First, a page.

Tian says tennis is beyond human comprehension, which is why he likes it: the spin, the warmup suicides, the fact that nobody makes a tennis ball that doesn’t fluff up and die after thirty minutes. Pro players switch for new balls every seven or so games, but Tian and everyone else only open a new can for each match. They have a finite number of brand-new balls. Tian claims real pros are skilled enough so that the ball dying doesn’t affect them as much. None of them are pros though, and I can’t tell when the ball needs to be replaced beyond when its yellow felt dulls although Tian insists there’s a huge difference—he has to swing much harder to hit winners with the used balls. It’s because I’m whacking all the pressure out, Tian says although it looks exhausting to me regardless of ball pressurization.
They’ve been replacing the balls less and less frequently because the Penn stock is nearly empty and the only place to get more is from the sporting store half an hour away. We don’t bother with our chances since nearly all the stores have been looted empty.
I suck at tennis. When I’m trying my hardest, my forehand sends the ball into the opposing side’s service court and no further, and my backhand is a crapshoot. Tian insists I can do better, but I prefer watching from the sideline. The one time I manage to hit the ball to the other side’s baseline is because I’m high off adrenaline, running to the courts to confirm with the others that their houses had also been swallowed up by the sinkhole, my pent-up anxiety released through the racket.
Tian and I played tennis together growing up, but he was always better because, according to my parents, he worked smarter while I needed dumbed down, repetitive movements. Even so, I insisted we play although the more we played, the more our skills diverged until I was just wasting his time fetching missed balls on my side of the court. Now we don’t play together, but I sit on the bench outside of the courts, listening to the whir of the racket and the thumps of the ball hitting surfaces. We’d normally walk home together, but now the courts are the only places untouched by the sinkhole and it’s too risky trying to walk out. I ask why they insist on playing since it’s not like we have unlimited snack packs of almonds and dried tofu, and they’re getting sweaty and wasting energy that could be spent finding a way out. Tian tells me there’s no point.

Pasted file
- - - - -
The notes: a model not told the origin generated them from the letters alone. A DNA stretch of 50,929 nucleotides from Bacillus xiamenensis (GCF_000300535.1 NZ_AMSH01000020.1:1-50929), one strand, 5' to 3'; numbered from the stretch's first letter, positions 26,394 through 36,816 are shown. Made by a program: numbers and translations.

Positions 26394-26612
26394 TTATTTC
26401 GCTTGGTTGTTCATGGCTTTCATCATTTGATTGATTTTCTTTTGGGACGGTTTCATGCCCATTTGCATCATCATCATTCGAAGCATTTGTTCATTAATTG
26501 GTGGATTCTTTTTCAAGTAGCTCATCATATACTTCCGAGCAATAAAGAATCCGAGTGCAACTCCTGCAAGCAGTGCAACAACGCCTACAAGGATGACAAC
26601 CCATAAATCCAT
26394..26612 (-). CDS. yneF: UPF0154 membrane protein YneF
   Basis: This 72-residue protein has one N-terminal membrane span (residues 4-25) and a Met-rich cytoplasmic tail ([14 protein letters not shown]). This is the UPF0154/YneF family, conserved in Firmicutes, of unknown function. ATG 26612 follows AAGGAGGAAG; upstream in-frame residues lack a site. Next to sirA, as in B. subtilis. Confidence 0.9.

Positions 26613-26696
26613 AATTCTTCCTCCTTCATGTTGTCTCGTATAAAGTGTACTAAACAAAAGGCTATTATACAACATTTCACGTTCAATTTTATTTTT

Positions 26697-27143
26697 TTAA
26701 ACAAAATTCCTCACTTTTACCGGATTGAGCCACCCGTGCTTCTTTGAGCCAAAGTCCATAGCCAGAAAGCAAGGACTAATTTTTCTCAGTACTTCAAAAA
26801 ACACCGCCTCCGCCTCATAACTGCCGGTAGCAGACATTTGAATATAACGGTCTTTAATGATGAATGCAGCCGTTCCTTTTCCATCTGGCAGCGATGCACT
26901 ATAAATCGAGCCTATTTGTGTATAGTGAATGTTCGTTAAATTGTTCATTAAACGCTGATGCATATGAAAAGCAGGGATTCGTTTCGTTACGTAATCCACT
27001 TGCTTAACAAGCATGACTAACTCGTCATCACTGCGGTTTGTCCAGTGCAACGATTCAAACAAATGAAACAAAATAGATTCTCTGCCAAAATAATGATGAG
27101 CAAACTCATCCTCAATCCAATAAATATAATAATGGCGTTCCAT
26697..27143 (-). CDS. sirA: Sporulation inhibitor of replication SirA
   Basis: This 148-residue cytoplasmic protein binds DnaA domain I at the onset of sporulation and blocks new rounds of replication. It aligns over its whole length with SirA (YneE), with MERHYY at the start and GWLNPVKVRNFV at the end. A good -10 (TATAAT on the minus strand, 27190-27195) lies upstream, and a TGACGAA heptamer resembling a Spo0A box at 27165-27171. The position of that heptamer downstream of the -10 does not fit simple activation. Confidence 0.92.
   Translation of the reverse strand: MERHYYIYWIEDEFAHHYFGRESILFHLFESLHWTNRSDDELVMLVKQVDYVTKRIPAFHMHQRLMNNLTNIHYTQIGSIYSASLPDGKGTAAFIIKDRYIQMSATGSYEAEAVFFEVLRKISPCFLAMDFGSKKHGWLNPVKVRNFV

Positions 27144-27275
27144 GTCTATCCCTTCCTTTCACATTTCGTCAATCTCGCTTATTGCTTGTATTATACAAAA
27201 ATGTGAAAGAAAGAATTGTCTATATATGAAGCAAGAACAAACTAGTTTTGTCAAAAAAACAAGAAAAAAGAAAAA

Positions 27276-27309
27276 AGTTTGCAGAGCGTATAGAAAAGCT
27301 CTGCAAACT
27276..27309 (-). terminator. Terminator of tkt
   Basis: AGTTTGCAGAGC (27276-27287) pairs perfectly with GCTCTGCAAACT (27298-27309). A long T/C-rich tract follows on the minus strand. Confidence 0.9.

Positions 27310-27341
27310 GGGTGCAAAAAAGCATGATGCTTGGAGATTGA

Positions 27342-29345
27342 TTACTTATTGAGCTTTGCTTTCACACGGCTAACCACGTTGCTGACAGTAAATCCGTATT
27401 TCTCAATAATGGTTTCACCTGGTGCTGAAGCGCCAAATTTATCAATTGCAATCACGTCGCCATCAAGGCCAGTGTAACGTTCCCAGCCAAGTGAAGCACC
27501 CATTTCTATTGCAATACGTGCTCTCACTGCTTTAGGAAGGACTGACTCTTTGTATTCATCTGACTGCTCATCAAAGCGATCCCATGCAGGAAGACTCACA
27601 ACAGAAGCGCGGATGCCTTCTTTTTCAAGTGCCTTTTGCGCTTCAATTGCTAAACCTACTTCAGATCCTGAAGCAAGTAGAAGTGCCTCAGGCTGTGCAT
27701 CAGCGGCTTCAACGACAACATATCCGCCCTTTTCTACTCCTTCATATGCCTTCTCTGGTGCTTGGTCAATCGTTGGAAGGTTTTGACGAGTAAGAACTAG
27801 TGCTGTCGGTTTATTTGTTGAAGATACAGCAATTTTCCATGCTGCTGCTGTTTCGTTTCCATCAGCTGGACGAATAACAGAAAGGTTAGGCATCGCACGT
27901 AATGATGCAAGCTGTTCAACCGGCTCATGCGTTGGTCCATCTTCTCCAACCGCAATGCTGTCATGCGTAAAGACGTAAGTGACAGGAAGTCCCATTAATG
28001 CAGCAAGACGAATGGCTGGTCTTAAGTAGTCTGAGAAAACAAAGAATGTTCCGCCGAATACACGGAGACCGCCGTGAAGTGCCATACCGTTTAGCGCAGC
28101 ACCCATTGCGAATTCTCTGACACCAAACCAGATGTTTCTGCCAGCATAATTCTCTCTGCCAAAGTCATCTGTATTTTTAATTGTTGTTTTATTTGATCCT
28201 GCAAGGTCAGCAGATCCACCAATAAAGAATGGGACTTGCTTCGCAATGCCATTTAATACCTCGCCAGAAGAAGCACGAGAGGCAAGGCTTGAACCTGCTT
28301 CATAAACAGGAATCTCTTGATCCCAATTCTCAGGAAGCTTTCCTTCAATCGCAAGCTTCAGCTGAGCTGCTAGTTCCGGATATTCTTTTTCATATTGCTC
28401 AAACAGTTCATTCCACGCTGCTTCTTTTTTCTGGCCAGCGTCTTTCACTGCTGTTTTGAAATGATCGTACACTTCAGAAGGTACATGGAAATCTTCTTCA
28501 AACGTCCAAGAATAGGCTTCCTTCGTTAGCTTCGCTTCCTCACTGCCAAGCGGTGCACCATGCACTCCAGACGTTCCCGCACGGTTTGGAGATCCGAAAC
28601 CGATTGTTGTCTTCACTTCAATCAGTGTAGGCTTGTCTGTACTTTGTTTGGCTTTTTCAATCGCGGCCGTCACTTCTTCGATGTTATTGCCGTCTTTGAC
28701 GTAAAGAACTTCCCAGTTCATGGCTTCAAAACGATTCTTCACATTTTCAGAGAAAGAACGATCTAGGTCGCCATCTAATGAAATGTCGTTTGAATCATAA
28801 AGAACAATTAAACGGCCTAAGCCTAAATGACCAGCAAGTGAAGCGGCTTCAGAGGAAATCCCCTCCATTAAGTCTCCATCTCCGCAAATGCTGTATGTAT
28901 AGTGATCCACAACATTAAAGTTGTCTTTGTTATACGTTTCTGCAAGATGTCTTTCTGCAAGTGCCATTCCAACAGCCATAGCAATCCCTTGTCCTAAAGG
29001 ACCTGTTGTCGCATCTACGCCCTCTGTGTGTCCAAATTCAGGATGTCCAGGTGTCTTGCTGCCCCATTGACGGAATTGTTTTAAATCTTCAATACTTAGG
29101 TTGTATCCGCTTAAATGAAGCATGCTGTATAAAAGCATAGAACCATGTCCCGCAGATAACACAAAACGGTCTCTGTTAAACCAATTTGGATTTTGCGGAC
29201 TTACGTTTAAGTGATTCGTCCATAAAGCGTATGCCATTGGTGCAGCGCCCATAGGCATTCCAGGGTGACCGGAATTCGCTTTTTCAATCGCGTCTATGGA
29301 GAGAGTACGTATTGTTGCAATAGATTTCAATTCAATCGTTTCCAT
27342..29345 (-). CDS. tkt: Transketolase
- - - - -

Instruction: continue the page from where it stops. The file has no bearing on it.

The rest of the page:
My parents think Tian is a role model child, but I think Tian is blockheaded. He once nearly jumped off the stair railing to prove he could fly and I had to bribe him down with a free pint of strawberry Haagen-Dazs. He insists I’m the blockheaded one after I walked a mile to 7-Eleven at 2 am alone, without pepper spray. I had been proud of myself, managing to leave my room without triggering the infrared sensor my parents had installed outside of my door. I covered my body with a cardboard moving box wrapped in foil, a trick I considered ingenious until Tian berated me for leaving in the first place.
I sleep on the bench and the others sleep in the courts with their jackets draped over their stomachs. They doze off quickly, but I stay awake to watch the bugs buzz around the light posts. Tian sits beside me on the bench and I nearly kick him in the thigh when I hear the bench squeak under his weight. From here, with all the light posts in sight, we can see the cracks in the ground, marginally spreading to the areas around the court, like earth is ready to implode quietly, gently, before we’re awake enough to register that we’ve never used up all the new tennis balls.
I ask who won the match but Tian doesn’t know. He says they’ve stopped keeping track of points. Tian has never cared much about points. I’ve always been the numbers person: eyeballing receipts for mischarged produce, computing minimum grades required to not affect cumulative GPA, tracking nutrient density per dollar for the different brands of Shin ramen Tian loves. He believes in the whole best-effort thing which must be easy for him to say, with all his natural intelligence.
We manage to stay awake, watching cracks in the pavement creep closer. We turn it into a game: who can notice where and when the cracks encroach around us. It’s like watching cilantro grow.
Does it matter? I ask. But Tian stares at the cracks and then tugs my sleeve, pointing to a crevasse that had, a moment ago, only made it to the oak tree and now had crept up to the light post. I saw it! He whispers, one hand thrumming against his thigh, leg bouncing up and down like he’s made a life-changing discovery, which, I suppose he has.